Here are a few tips derived from his first-hand discussions with some of the nation's greatest leaders that apply to every entrepreneur as we recover from tough economic times:

  1. Energize your team. Instead of being the type of leader who sucks the energy away from others, resolve to be the kind of leader who strives to bring passion and positive energy to the workplace every day. Your employees have just helped you pull your company through one of the nation's worst economic periods. It's time they had a source of positive energy.
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Is your imagination in a rut? Has your muse gone on vacation without you? If it feels like you haven’t had a fresh idea in months, here are 11 ways to get your creative mind moving again in 2011:

1.  Change your tune.

Music has the power to fire up the brain’s emotion and reward centers, and to form new connections between ideas. When we open our ears to new music, a host of random associations, perspectives and emotions can float up to the surface to help get those creative juices flowing again. Stream other people’s music at,  or play radio routlette – that’s the roadtrip game where you hit the search button repeatedly, surfing through all available radio stations with the commitment to  listen to one complete song before you move on to the next station. (Sure, you’ll hate some of the tunes you hear, but a bad song is, what, three minutes out of your life?)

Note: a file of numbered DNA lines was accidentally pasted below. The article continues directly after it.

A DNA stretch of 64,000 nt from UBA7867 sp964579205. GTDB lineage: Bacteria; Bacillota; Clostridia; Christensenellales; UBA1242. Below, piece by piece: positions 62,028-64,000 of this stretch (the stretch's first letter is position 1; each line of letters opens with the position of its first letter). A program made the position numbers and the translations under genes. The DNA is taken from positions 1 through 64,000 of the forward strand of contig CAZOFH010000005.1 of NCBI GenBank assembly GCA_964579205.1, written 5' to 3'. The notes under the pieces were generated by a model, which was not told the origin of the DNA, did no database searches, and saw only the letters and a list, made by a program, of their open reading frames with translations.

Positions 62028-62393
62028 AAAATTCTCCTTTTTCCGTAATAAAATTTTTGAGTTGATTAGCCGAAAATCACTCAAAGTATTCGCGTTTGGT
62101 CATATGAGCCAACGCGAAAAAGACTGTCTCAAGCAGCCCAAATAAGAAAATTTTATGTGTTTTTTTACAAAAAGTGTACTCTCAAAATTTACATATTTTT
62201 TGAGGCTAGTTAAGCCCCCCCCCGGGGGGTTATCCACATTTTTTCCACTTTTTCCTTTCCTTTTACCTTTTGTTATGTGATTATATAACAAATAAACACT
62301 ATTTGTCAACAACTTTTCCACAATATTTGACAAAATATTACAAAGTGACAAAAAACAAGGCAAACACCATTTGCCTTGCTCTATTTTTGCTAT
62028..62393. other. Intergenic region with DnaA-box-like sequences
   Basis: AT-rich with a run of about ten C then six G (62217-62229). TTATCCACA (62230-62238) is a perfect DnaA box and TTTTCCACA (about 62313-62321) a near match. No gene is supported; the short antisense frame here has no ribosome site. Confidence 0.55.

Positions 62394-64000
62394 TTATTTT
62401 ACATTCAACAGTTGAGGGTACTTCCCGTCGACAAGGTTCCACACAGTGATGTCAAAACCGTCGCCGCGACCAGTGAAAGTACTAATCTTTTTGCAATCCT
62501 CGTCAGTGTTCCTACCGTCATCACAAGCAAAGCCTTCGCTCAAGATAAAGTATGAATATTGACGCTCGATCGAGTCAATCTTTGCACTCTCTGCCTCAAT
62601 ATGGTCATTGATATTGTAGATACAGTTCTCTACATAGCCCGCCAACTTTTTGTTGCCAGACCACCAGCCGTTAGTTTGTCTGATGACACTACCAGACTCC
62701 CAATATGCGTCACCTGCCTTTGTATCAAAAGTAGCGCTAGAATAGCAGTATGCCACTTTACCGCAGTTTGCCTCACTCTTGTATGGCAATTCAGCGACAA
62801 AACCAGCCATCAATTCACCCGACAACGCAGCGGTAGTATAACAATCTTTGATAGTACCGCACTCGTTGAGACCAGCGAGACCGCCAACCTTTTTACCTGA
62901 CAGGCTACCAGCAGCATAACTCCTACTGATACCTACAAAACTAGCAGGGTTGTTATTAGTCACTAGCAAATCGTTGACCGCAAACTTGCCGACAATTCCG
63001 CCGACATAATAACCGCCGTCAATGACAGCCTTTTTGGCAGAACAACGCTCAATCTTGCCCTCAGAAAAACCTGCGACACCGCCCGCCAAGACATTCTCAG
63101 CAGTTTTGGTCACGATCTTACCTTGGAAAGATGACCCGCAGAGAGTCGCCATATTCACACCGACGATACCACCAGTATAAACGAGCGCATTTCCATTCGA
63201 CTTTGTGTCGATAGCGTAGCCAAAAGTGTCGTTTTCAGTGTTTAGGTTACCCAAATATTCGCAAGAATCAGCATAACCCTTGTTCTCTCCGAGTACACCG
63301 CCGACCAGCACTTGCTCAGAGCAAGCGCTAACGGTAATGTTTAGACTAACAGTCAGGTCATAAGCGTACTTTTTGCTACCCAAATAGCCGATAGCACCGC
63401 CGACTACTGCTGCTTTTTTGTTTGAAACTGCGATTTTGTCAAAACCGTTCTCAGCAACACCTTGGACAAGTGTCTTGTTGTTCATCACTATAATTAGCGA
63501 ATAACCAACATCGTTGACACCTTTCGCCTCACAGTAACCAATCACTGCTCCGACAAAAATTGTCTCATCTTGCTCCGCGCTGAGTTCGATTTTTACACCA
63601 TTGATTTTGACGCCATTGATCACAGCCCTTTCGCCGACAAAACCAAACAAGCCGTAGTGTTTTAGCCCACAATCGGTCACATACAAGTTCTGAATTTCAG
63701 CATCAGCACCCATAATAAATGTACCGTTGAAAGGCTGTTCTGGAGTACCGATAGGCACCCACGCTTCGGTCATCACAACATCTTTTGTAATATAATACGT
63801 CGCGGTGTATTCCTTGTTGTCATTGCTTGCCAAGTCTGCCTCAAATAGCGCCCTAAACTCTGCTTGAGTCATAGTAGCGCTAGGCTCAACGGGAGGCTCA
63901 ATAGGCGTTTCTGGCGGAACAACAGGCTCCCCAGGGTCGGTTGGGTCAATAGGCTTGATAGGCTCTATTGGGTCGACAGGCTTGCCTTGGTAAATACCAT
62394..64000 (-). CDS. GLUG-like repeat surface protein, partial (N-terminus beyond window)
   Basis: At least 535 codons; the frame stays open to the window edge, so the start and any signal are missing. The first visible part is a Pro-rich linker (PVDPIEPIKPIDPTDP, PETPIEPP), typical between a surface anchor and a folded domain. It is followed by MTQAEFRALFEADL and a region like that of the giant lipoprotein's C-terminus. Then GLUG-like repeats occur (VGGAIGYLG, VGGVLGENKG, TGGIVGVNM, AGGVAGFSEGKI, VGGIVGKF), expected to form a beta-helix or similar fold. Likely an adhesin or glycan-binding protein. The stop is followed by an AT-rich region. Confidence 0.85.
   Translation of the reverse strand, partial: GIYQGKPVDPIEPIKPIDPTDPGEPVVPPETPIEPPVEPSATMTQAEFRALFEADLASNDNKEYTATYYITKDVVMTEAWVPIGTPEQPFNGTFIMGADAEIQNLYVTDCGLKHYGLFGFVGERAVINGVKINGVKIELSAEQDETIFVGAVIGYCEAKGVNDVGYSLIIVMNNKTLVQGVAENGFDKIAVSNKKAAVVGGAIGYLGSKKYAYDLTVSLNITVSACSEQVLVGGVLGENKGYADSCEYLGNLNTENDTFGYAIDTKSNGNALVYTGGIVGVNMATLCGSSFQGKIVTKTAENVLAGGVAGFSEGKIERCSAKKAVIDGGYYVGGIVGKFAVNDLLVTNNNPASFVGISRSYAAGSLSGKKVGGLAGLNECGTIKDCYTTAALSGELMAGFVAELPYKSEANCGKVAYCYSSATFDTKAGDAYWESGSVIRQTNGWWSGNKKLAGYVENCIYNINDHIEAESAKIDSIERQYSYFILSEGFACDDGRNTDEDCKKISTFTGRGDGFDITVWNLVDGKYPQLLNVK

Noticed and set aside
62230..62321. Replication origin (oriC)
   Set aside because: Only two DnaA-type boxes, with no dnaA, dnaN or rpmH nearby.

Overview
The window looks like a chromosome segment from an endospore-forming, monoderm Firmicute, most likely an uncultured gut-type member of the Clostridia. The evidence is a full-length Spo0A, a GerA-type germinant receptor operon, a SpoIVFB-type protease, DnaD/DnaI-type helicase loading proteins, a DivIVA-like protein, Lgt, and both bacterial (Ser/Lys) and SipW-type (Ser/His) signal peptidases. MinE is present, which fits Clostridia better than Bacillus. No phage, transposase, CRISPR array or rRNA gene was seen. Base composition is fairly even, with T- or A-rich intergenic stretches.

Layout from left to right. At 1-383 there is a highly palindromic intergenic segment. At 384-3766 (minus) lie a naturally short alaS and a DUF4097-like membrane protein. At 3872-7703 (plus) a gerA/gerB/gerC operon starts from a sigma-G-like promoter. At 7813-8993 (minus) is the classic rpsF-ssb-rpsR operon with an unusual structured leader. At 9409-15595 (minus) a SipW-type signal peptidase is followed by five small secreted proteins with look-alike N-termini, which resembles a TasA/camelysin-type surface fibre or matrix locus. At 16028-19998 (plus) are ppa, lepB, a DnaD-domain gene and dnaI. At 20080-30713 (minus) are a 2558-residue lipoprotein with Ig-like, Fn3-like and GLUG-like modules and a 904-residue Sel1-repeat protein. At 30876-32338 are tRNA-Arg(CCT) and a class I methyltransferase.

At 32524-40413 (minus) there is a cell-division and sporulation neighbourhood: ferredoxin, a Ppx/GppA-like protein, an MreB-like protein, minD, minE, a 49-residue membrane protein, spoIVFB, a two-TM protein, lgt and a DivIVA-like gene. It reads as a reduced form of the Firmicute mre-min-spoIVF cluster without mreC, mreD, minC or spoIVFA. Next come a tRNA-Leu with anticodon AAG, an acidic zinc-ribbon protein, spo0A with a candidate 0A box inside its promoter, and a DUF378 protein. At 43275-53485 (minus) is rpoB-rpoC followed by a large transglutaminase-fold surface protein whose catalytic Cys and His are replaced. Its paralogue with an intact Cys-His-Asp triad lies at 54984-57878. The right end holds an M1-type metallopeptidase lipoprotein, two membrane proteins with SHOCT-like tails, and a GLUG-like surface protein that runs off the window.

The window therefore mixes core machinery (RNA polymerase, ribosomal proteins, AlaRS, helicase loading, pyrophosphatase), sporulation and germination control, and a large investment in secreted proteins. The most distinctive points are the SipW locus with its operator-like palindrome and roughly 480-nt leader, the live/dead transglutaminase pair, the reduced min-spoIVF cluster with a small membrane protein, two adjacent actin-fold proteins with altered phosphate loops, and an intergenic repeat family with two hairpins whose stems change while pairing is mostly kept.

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Longaberger is known for its handcrafted maple baskets, so its headquarters are obviously shaped like a giant basket. Not just any old basket, though. It’s a Longaberger Medium Market Basket that’s been blown up to 160 times its normal size.

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1. "The most important thing in communication is hearing what isn't said." - Peter Drucker

2. "The single biggest problem in communication is the illusion that it has taken place." - George Bernard Shaw

3."Think like a wise man but communicate in the language of the people." - William Butler Yeats

4. "We have two ears and one mouth so that we can listen twice as much as we speak." - Epictetus